• (4/5)
    The Red Pyramid was an excellent book, but the story was not for me. I personally liked the Lightning Thief series better than i did this book, Although from the parts that I read it wasn't that bad. I didn't really like the story line in the book so i didn't finish. This book is farley easy to read and great for anyone who likes mythology.
  • (2/5)
    The Kane Chronicles are Riordan's newest journey into the ancient world of gods and their children. These are the tales of the Egyptian gods - those who fill mortals with the spirits and fly through sand filled portals at any Egyptian relic site. Riordan's main characters are two siblings - Sadie and Carter Kane. Two teenagers as different as their parents were - Sadie raised rather prim and proper by her English grandparents and Carter raised by his Africa American Egyptian archeologist father roaming from one dig site to another. In each of these books the Kanes must work together to attempt to save the world from the ever approaching god of Chaos. Each book connects known well known places with Egyptian gods and their cohorts. Each also reminds the reader of the importance of Egypt in the past and the present. The Kanes slowly become more of a family as they accept the difficulties of trying to train future godlings and keep the world from succumbing to chaos. As I read these I was reminded again and again of the other Riordan books and have become quite curious about his ease in describing gods in many different lands and ways. It makes life quite interesting.
  • (5/5)
    This is a great high interest text about a brother and sister and their ties to the Egyptian gods. As with Riordan's other mythologically based series, I would use this as a tie in with a unit on world history or world religions. It is also a theme within Riordan's books the connections between family members and what makes a family. They are also filled with magic and interesting creatures and adventure eto engage reluctant readers. They are high interest with lower reading levels.
  • (4/5)
    I liked the book The Red Pyramid by Rick Riordan. I would rate this book a 4 out of 5. I liked this book because it was fiction and that's all I really like to read. Also I liked that it is mystery, action and magical type of book. This book has very vivid detail. Another reason why I like this book is because it gave me a chance to feel what the characters were doing and how they felt. I reccomend this book to people that like fiction or gods and goddesses with magic.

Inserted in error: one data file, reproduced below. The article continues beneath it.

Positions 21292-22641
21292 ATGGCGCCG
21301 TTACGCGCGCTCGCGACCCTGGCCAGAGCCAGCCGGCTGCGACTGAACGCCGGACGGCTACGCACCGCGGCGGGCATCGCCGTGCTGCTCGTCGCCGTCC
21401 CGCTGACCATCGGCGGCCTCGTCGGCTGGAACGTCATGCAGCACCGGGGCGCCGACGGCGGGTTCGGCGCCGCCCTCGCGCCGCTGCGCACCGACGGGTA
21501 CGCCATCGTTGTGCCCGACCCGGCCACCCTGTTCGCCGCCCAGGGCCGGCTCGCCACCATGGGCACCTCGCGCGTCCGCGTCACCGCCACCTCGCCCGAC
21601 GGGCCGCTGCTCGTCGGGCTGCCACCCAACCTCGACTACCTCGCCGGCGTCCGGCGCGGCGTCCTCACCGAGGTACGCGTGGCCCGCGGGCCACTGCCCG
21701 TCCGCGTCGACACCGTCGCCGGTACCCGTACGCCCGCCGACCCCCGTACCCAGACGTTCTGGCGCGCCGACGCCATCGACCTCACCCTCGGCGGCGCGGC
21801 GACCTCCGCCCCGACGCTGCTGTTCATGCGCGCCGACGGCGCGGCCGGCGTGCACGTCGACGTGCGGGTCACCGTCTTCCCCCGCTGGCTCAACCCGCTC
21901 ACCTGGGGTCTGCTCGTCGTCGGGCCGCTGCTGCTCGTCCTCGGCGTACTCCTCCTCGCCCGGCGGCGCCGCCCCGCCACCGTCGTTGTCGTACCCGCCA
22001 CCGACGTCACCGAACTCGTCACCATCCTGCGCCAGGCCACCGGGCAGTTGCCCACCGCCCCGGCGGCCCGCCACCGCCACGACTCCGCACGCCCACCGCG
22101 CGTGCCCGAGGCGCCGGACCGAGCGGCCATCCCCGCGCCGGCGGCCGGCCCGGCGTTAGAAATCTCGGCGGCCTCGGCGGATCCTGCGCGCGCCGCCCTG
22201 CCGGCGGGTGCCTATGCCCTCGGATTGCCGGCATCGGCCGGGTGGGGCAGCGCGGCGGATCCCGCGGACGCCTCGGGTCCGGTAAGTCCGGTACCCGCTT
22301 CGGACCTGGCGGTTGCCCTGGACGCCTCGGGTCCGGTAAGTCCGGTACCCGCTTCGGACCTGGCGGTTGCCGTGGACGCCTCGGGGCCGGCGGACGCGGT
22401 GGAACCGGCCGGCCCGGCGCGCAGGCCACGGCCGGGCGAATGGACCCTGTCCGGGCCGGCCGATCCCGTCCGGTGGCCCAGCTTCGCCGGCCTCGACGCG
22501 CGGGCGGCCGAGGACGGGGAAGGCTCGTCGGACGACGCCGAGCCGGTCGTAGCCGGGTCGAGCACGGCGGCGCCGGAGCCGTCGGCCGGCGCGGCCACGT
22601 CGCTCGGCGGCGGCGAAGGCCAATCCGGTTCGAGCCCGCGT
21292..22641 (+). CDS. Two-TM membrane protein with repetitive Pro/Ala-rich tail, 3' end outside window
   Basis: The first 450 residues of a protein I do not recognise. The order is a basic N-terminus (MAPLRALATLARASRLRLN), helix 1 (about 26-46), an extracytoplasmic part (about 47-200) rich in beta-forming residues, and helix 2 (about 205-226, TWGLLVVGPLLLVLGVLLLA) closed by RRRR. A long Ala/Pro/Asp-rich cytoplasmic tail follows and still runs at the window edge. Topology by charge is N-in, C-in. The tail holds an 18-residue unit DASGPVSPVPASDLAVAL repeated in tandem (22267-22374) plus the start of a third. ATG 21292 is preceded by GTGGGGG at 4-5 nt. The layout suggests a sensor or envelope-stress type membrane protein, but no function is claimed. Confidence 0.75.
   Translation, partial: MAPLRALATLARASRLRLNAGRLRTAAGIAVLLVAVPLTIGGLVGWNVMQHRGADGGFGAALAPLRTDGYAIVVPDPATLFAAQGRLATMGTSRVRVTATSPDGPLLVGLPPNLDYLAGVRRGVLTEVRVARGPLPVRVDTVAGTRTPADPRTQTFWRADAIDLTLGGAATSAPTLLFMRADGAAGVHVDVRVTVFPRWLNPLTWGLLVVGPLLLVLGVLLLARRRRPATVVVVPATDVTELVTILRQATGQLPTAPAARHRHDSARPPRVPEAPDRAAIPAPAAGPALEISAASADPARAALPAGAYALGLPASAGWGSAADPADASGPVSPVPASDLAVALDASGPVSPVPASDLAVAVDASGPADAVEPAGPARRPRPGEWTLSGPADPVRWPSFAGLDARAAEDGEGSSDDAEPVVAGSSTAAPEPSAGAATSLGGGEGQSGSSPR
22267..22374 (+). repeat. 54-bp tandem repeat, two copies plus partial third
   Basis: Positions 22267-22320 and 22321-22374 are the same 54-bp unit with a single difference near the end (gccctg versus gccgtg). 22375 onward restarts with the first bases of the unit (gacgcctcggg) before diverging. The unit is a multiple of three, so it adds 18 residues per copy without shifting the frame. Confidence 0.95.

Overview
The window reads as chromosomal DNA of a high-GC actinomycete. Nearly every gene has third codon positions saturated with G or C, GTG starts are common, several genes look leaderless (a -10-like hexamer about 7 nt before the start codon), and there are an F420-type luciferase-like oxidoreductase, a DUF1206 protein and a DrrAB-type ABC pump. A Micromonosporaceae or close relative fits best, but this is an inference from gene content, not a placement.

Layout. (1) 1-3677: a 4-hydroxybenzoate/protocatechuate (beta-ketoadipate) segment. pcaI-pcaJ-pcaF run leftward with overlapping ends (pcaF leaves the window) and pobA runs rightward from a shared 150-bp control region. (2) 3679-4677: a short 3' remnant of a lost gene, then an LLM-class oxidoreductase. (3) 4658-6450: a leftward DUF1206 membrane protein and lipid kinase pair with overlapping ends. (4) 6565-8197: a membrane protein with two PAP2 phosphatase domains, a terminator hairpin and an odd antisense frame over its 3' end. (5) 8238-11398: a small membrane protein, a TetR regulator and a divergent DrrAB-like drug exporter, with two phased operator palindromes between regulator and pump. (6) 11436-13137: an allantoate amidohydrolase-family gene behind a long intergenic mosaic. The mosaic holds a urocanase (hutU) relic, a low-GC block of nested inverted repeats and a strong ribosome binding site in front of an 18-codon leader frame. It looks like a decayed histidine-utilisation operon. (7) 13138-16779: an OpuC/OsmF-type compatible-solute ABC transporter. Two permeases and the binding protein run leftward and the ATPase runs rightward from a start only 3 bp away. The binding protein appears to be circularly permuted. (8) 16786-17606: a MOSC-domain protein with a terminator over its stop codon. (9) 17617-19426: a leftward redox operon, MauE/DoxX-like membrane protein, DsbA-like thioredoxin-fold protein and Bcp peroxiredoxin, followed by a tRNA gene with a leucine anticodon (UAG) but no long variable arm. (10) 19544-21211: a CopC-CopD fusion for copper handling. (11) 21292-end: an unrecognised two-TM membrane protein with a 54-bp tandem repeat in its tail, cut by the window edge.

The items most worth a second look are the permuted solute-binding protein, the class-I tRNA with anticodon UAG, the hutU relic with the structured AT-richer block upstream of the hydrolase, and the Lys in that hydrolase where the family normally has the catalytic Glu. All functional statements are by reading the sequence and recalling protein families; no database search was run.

• (4/5)
    This was a really good book! It took a little bit to get into it, but about halfway through, it got really interesting and really exciting. I'm a big fan of mythology - all sorts of mythology - and I love the Percy Jackson books, so I'm really looking forward to reading the rest of this series!
  • (4/5)
    I don't know as much about Egyptian gods as Greek ones, so it took me a bit to figure out all the names and who was who. I liked the premise of the story, but some parts were a bit hard to follow. All in all, 3.75 stars.
  • (4/5)
    I really enjoyed the 2 person point of view and thought that Rick Riordan did it quite well. This is my first book series the incorporates Egyptian mythology and I liked it a lot. I liked the snarky comments between the two main characters (Sadie and Carter) when one was telling part of the story. Carter was my favorite of the two characters because he seemed more focused on the mission at hand while Sadie went a bit boy crazy at times which was really inappropriate for the situation (yes, I realize she is like 13 but seriously be serious when it calls for it). Carter also seemed to me to be a bit nerdy. Which I liked since I myself am a nerd. The book was fast paced and well written and I plan on reading the rest of the series, I already have the next two books ready and waiting for me to start.

    Final rating: 4 1/2 stars
  • (3/5)
    When it comes to Rick Riordan novels, I have come to expect a high quality novel. I can't say that this book met those standards. This could be for many reasons--I am far more familiar with the Greek gods and myths than the Egyptian ones, so perhaps my intrinsic interest is less. Then there was the two narrators, which I also didn't enjoy much.

    There are more in the series that I may read at some point, but I'm not dying to do it soon.